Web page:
Male Ptarmigan with the evening sunshine lighting up the cliff face behind. Cairngorms National Park, Scotland. Another member of the grouse family, many people choose not to photograph ptarmigan during the Spring, but I think they look fantastic in their patchwork plumage!
As I hadn’t photographed them before, I wasn’t entirely sure where to go. But after some research on typical habitat, I began the two-hour hike into the mountains to begin my search. After a fruitless couple of hours, I eventually heard the distinctive croaking calls high up on the mountain side. Ptarmigan are amazingly well camouflaged in their habitat, so although I could hear them, I couldn’t see any birds at all! All I could do was sit and wait for one to show itself, and show they did!
In flight the white wings stand out like a sore thumb against the dusty red rock and I carefully manoeuvred through the boulder field towards where it had landed. Although initially they were very wary of me, I was amazed at how confiding they were when approached with proper fieldcraft and I was able to get within a couple of metres of several individuals. This striking male was very feisty, displaying and chasing off any competitors hoping for a chance with his lady, hidden away in the rocks.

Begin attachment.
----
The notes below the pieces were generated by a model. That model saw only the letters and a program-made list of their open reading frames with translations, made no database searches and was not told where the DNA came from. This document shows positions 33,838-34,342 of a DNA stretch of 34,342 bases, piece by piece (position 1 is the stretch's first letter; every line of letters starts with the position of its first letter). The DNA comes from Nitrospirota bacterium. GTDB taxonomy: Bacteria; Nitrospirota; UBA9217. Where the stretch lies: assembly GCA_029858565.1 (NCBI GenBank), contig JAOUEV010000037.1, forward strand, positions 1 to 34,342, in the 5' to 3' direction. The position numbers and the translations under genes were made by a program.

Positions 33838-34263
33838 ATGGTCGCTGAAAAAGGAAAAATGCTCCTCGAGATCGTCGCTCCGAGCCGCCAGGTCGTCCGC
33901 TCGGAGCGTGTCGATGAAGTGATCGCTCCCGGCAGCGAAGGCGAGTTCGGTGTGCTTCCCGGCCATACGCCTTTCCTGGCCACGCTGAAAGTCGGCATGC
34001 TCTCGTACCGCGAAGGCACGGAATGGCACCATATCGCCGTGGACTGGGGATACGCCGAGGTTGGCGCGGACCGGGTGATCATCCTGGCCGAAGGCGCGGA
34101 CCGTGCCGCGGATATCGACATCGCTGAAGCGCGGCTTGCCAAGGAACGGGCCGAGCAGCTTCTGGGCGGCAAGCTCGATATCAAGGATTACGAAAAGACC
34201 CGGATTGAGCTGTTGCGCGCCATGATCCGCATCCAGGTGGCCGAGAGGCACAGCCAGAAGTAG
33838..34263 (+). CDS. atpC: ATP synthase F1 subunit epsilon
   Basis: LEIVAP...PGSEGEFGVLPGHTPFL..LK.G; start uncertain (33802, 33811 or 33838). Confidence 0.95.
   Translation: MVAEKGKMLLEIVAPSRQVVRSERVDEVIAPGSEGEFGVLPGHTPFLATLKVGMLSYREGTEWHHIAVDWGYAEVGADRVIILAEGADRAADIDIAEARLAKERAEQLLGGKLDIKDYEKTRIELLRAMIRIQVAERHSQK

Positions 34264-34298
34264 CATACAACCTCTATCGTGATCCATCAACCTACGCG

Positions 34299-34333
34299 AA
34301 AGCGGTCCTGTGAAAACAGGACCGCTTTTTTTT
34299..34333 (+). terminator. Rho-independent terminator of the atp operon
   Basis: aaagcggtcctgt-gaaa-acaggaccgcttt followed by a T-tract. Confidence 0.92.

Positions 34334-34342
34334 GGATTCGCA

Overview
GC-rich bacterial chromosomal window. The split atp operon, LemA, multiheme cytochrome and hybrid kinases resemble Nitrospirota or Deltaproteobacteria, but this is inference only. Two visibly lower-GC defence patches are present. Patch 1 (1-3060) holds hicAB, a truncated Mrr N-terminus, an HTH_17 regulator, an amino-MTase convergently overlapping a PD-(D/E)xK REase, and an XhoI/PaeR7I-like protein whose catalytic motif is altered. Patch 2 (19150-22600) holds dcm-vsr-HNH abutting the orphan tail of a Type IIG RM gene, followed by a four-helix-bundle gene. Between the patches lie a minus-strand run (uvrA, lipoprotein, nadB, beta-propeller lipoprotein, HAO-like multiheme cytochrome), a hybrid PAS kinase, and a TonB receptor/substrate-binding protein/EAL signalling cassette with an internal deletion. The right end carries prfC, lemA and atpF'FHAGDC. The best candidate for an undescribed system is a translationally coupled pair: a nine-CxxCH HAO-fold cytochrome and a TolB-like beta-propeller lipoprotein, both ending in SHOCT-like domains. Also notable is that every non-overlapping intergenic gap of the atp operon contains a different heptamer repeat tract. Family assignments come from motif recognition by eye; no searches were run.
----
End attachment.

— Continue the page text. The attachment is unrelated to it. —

More About Rock Ptarmigan
Rock Ptarmigan are members of the grouse family; in the UK this also includes red grouse, black grouse and capercaillie. The name Ptarmigan is derived from the Gaelic word tàrmachan which means ‘croaker’ a description of their distinctive rasping call. Around the rest of the world Ptarmigan have many names; in America they are known as “Snow chickens”, “hare feet” in Greek and “thunder birds” in Japan.
Ptarmigan are found only on the highest mountains in the Highlands of Scotland, where they rarely move far from their breeding sites, except in extreme circumstances where they may be seen on the edge of mountain forests. Highly competitive birds, the males compete primarily for areas rich in food such as heather and bilberry bushes, ideal sites in which the female will create a nest scrape for her eggs in between the rocks on the barren tundra.
Ptarmigan are instantly recognisable in Winter thanks to their pure white plumage that helps them to blend in with their arctic habitat. During Spring and Summer, they shed this plumage and turn a mottled brown/grey.
Find more about Ptarmigan here.
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